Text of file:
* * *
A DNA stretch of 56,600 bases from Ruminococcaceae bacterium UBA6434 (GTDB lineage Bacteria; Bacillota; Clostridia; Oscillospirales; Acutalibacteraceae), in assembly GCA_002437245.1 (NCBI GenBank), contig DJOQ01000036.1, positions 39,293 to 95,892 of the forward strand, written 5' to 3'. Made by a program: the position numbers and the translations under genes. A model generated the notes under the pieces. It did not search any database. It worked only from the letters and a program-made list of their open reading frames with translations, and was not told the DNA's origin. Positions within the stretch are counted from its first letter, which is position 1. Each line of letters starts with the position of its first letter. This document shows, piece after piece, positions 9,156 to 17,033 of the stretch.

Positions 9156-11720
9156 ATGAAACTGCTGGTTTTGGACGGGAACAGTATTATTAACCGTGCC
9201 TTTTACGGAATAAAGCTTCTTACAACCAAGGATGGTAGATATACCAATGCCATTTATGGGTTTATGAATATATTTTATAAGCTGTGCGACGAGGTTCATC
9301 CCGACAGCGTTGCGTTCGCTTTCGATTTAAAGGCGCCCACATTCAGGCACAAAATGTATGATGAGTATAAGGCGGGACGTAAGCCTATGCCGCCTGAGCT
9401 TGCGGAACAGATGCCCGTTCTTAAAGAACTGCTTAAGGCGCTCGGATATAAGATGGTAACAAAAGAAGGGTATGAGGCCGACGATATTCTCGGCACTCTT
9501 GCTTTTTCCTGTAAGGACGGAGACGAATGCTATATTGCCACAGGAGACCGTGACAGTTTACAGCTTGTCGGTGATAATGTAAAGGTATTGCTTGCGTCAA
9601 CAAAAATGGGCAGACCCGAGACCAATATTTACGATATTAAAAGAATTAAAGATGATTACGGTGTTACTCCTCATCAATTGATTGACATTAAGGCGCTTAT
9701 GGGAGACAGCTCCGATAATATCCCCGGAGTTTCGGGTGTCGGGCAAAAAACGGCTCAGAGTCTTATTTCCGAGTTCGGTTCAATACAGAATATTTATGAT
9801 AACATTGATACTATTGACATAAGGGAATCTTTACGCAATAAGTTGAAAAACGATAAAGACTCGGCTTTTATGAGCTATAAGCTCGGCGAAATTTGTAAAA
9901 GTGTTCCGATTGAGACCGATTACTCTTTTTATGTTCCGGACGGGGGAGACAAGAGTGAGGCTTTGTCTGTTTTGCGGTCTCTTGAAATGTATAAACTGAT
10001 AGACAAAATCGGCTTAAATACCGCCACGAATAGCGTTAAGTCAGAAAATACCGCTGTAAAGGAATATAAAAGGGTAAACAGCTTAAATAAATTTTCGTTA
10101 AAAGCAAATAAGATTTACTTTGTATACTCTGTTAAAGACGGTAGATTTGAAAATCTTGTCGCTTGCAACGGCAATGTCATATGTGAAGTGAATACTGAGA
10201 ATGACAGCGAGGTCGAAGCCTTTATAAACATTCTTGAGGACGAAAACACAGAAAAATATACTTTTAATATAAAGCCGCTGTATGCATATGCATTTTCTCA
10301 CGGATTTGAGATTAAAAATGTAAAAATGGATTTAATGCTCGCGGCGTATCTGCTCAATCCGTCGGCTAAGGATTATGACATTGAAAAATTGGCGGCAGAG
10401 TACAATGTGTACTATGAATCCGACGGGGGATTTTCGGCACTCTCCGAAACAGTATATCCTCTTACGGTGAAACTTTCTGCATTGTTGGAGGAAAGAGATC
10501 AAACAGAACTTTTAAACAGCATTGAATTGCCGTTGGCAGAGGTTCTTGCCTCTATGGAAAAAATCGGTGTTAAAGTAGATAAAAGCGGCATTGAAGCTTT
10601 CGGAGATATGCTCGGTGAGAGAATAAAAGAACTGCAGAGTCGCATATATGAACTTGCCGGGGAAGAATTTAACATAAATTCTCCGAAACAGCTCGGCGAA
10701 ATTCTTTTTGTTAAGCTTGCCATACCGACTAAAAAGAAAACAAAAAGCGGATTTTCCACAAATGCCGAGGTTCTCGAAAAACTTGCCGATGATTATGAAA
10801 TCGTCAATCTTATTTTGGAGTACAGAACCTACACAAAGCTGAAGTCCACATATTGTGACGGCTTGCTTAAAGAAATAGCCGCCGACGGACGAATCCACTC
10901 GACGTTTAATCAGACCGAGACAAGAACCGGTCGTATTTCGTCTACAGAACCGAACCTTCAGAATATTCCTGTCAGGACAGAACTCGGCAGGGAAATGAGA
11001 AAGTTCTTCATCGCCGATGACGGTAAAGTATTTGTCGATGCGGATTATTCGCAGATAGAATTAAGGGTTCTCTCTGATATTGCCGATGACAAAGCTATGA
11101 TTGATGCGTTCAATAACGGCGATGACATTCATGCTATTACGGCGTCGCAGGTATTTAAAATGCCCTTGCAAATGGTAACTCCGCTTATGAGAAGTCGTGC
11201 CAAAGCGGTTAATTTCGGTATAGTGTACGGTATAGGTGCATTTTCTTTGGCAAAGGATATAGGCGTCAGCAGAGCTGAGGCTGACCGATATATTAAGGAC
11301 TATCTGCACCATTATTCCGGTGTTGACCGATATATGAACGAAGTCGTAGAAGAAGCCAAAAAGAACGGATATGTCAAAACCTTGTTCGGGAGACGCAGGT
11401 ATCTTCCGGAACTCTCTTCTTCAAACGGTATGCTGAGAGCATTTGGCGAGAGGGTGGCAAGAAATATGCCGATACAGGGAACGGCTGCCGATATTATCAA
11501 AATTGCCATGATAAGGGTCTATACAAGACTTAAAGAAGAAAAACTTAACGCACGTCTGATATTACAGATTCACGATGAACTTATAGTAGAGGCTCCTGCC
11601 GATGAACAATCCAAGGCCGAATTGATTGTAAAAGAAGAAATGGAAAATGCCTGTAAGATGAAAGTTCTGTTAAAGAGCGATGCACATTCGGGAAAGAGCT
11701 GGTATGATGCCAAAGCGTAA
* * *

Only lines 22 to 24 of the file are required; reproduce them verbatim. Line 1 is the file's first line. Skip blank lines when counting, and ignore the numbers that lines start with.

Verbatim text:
11001 AAGTTCTTCATCGCCGATGACGGTAAAGTATTTGTCGATGCGGATTATTCGCAGATAGAATTAAGGGTTCTCTCTGATATTGCCGATGACAAAGCTATGA
11101 TTGATGCGTTCAATAACGGCGATGACATTCATGCTATTACGGCGTCGCAGGTATTTAAAATGCCCTTGCAAATGGTAACTCCGCTTATGAGAAGTCGTGC
11201 CAAAGCGGTTAATTTCGGTATAGTGTACGGTATAGGTGCATTTTCTTTGGCAAAGGATATAGGCGTCAGCAGAGCTGAGGCTGACCGATATATTAAGGAC